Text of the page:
Chancellor George Osborne told ITV News that the UK is on the "path to prosperity" but critics claim people aren't feeling the benefit.
The economy grew at its fastest pace for three years but the big question is can it be sustained?
The Chancellor said the UK's beleaguered economy is finally "on the mend" as official figures showed a second successive quarter of growth.
The UK economy grew at its fastest pace for three years in the third quarter as GDP rose by 0.8%.
Here is a closer look at today's figures:
- It was the third successive period of improving output.
- The 0.8% GDP rise is the best performance since the second quarter of 2010.
- The figures saw all sectors of the economy grow, including a 2.5% surge in construction - a sector bolstered by the Help to Buy initiative.
- Overall GDP was 1.5% ahead of the same period last year.
- However, the economy remains 2.5% off its pre-recession peak at the start of 2008 and construction remains 12.5% of its pre-crisis peak.
- Production grew by 0.5% and manufacturing by 0.9%.
Graphs showing Britain's economic outlook have been released by the Treasury.
A Treasury spokesperson said the economic recovery "now has real momentum".
– HM Treasury spokesperson
Today's GDP figures show that Britain's hard work is paying off and the country is on the path to prosperity.
Many risks remain, but thanks to our economic plan the recovery now has real momentum.
All parts of the economy are growing, the deficit is falling and jobs are being created - and that's the only sustainable way to raise living standards for hardworking families.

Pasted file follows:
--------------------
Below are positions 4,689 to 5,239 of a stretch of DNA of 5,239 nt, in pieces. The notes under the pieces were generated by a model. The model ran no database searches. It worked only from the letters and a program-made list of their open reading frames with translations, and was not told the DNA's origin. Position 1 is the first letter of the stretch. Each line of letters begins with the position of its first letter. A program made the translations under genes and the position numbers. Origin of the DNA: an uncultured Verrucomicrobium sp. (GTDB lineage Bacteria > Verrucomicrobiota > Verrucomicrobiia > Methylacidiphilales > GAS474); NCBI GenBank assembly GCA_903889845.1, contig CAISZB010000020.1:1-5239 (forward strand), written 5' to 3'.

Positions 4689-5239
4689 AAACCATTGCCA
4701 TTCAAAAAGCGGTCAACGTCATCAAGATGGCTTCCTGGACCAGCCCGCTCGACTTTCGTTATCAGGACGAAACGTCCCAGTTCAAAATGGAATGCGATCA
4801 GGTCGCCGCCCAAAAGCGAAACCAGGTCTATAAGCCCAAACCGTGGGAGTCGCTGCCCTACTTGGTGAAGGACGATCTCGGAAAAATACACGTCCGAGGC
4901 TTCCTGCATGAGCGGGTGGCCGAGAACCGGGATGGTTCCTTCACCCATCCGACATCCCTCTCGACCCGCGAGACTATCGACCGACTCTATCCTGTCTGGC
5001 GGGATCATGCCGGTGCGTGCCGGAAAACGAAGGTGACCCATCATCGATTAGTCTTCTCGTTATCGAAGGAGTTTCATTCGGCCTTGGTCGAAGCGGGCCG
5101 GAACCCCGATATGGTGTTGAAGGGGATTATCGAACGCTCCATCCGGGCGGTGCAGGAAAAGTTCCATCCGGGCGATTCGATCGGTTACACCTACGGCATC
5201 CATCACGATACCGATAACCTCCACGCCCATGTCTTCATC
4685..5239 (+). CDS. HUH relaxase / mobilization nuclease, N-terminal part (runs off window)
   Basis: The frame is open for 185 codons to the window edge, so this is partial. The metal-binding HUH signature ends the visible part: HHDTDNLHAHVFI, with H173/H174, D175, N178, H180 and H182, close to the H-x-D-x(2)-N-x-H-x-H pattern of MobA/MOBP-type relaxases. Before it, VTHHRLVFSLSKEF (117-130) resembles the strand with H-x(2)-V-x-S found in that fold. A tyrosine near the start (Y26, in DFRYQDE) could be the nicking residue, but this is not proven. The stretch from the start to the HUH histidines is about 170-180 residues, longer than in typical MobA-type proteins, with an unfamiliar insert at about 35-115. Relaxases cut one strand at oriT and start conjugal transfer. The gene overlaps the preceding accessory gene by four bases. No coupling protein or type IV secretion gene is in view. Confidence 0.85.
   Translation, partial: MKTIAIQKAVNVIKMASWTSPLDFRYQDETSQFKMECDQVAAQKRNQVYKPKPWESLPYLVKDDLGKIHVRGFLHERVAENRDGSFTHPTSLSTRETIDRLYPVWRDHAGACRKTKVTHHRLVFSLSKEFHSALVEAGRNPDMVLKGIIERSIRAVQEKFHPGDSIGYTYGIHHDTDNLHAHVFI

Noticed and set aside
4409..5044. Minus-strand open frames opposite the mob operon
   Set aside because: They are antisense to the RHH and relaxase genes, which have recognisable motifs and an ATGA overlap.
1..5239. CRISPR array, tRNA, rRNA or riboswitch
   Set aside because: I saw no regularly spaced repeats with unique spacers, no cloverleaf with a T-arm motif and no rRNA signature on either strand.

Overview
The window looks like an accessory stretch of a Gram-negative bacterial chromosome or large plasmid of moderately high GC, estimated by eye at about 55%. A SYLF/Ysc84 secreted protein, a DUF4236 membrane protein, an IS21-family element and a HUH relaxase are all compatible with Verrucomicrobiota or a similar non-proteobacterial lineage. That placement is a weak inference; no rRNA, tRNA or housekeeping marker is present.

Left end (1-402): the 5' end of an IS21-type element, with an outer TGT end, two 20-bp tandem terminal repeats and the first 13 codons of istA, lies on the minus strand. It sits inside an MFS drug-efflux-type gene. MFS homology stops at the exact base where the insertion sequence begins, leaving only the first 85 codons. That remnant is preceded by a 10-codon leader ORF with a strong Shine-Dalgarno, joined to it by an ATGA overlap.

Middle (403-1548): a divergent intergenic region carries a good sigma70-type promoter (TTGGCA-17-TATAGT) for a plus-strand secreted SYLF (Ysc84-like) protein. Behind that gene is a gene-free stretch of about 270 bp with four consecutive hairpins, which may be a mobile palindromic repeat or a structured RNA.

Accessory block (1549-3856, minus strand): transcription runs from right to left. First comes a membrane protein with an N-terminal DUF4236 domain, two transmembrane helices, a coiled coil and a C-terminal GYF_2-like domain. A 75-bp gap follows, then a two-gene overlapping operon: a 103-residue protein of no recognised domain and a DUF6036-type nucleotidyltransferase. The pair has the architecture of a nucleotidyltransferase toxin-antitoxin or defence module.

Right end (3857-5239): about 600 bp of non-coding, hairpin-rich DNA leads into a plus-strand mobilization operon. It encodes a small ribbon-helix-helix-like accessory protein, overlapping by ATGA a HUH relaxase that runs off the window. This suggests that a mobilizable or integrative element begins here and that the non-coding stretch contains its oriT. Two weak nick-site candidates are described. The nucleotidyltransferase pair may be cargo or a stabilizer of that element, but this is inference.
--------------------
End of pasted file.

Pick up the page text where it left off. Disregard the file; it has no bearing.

0.8% growth. This shows that Britain's hard work is paying off & the country is on the path to prosperity.
Figures show the economy is growing at 0.8% in the 3rd quarter - it's weak but better than was expected earlier in the year.
The UK economy grew by 0.8% during the third quarter of 2013, the fastest pace in three years, the Office for National Statistics said.
Growth of 0.8% would be the strongest level recorded for three years and some experts think it could be nearer 1%, amid buoyant survey data from a number of sectors.
Investec's Philip Shaw forecasts 0.8% growth for the third quarter but said it was "not impossible" that this could be closer to 1%.
Analysts at Scotiabank predict a reading of close to 1% - lying somewhere between "spectacular" survey data suggesting growth of up to 1.5% and official figures pointing to expansion of as little as 0.5%.
Howard Archer, of IHS Global Insight, predicts GDP growth of 0.8%, the strongest since the second quarter of 2010, when a 1% improvement was recorded.
He said domestic demand may have risen by around 1% for the third quarter of 2013 but will have been tempered by disappointing net trade and industrial production figures.
The dangers of uneven growth across the country include those that are social. We know the impact of long-term unemployment in places like the North East, which has been the very slowest to recover. Although the region has been recovering and growing this year.
The other danger is the difficulty of managing an economy that has hotspots, which the Bank of England may want to control by raising interest rates.
But that would have the effect of killing off the recovery in an area that is struggling. While London dominates, the North West is still doing very well.
There are signs that growth and the confidence that come with it are edging back right across the economy. We get the first estimates of growth tomorrow. The betting amongst economists is 0.8 per cent growth. That's better than expected at the beginning of the year, but it is still weak.
GDP grew 0.7% in Q2 2013, unrevised from previous estimate: http://t.co/VERp71dLo5